Putin Foes See Erosion Of Liberties
MOSCOW, Sept. 25 -- After Russia's most reputable polling agency reported last month that support for President Vladimir Putin's war in Chechnya had fallen to 28 percent, the messengers were targeted by a state-ordered purge. Soon the center's founder and research team were out, replaced by a 29-year-old who once campaigned for Putin's political party.
"I've heard that we provide data they might dislike, that public opinion has to look better for the government than the way we represent it," lamented Yuri Levada, who created the government-owned All-Russia Center for the Study of Public Opinion, which for 15 years until last month enjoyed unusual autonomy to put out numbers that often irritated the Kremlin.
Putin called it a simple financial dispute, but many reformers and political analysts saw it as emblematic of a broader rollback of democratic gains of the post-Soviet period. In the past few months alone, the last independent national television network was shut down, new rules drastically restricting political coverage were imposed on surviving news organizations, challengers to the Kremlin favorite in next month's election in Chechnya were driven out of the race and a spate of investigations were launched against an oil tycoon who funded rival political parties.
Few if any of these issues will take a prominent place on the agenda when Putin meets President Bush at Camp David for a summit Friday and Saturday, according to officials from both governments. In the two years since the Sept. 11, 2001, terrorist attacks, Putin has positioned himself as a chief ally in the U.S.-led war on terrorism and, while he disagreed with Bush on the invasion of Iraq, the Russian president still occupies a special place in the White House's hierarchy of foreign friends.
Yet critics at home say that Putin's proclivity for authoritarian rule has largely been overlooked by the United States and will undermine the legitimacy of parliamentary election campaigns now underway.
"I'm very worried about the destiny of democracy in Russia," said Vladimir Lysenko, a member of the State Duma, the lower house of parliament, and founder of one of the first political parties to challenge the Communists in the dying days of the Soviet Union.
Lysenko fears that a powerful Kremlin faction wants to follow China's model, economic reform without political freedom. "Russia is now at a crossroads," he said, "whether to take the European way of development, the democratic way of development, or the Asian way, a partial authoritarian regime."
Putin's vision of democracy has provoked debate since he took office on New Year's Day 2000. A former KGB colonel picked by Boris Yeltsin to succeed him as president, Putin made restoring stability his top priority after a decade of chaos, saying that he preferred a "dictatorship of law" and "managed democracy" to the more rollicking variety of his predecessor's term.
Early in his term, Putin reorganized the rules of the legislature's upper house so that regional governors, often defiant of his authority, did not automatically get seats. He also installed new officials known as super governors to rein in the regional governors.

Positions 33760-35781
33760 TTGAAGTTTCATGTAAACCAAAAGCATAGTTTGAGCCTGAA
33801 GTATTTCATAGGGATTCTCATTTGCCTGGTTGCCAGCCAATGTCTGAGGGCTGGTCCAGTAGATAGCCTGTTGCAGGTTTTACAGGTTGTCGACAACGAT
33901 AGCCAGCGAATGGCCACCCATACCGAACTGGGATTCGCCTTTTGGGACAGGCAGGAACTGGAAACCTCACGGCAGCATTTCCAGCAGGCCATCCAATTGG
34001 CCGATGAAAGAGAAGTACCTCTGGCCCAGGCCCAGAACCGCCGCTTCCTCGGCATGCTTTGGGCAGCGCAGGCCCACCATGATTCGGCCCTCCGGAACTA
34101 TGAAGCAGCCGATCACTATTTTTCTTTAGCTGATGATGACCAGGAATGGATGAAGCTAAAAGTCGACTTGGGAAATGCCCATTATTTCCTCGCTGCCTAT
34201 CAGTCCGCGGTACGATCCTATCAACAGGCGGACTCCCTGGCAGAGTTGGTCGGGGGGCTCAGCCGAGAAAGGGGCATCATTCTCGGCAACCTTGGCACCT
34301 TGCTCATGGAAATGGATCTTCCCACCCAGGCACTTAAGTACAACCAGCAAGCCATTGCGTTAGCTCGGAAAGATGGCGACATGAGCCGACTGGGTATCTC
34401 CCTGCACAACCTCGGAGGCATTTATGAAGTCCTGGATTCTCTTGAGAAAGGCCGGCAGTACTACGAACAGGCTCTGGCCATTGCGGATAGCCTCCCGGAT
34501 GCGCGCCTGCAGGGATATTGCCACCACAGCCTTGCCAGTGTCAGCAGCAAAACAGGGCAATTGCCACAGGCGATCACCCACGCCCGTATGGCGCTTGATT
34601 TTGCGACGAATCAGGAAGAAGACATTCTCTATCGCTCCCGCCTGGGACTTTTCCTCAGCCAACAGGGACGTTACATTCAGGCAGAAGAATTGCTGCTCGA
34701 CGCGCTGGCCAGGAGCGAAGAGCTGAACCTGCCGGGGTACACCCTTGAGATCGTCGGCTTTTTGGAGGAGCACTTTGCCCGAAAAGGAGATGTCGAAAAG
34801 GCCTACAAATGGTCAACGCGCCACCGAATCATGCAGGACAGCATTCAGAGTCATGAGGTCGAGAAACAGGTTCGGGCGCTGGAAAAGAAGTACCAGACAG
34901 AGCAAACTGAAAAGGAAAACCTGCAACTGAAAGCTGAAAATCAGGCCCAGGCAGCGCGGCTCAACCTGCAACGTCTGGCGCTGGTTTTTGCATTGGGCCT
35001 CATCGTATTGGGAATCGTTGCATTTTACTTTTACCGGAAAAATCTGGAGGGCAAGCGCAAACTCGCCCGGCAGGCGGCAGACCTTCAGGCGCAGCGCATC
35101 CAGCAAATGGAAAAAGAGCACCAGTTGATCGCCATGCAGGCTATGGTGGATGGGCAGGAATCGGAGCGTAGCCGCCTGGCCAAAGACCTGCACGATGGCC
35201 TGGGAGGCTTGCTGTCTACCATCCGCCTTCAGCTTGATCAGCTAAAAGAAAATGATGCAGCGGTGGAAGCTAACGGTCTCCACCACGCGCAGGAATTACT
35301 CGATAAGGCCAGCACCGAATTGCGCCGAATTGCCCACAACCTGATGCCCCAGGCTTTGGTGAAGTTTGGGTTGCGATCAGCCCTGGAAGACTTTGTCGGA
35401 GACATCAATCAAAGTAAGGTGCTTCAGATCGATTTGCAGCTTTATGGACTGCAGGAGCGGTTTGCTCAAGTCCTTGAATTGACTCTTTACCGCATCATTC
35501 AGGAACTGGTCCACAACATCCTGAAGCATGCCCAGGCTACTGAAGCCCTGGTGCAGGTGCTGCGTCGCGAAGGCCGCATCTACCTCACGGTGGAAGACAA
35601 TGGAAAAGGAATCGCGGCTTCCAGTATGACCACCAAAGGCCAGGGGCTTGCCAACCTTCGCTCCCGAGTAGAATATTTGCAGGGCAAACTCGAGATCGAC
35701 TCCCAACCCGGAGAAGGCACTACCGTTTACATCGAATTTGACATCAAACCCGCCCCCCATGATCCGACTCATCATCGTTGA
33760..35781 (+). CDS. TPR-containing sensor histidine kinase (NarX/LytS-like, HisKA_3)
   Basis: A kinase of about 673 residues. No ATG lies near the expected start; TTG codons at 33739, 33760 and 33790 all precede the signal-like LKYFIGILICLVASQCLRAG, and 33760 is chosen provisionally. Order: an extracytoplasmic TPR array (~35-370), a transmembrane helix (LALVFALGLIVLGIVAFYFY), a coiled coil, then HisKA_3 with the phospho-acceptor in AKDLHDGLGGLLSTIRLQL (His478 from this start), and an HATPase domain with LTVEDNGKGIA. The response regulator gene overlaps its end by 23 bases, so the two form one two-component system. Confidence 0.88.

While Russia retains many surface attributes of democracy, an evening spent watching television news suggests the limits of public discourse. Putin invariably is shown on every channel meeting with top officials, visiting other countries or speaking on the topic of the day. Other political leaders find it hard to get airtime if they are criticizing Putin or his priorities.
Russian reporters are given little chance to question Putin. Even during the one open news conference he generally gives each year, the room is stacked with friendly reporters from small towns who ask questions vetted beforehand by the Kremlin.
When American reporters interviewed Putin last weekend in advance of his U.S. trip, a top Kremlin official twice asked television journalists not to bring up Chechnya when cameras were recording the give-and-take. When one reporter did anyway, the Russian media largely ignored that part of the discussion in its reports. The Kremlin Web site posted a transcript of only the first part of the four-hour session, leaving out many pointed questions.
One question not found on the Kremlin site concerned the status of democracy in Russia. Putin dismissed suggestions that democracy was being pushed back. "If by democracy one means the dissolution of the state, then we do not need such democracy," he said. "Why is democracy needed? To make people's lives better, to make them free. I don't think that there are people in the world who want democracy that would lead to chaos."
The system that Putin has built has rewarded him with sustained popularity -- even according to the pollsters from the All-Russia Center for the Study of Public Opinion, known by its Russian initials VTsIOM, who were forced out. In a survey issued this week as the inaugural report of a new private firm they formed, VTsIOM-A, Putin's approval rating stood at 75 percent.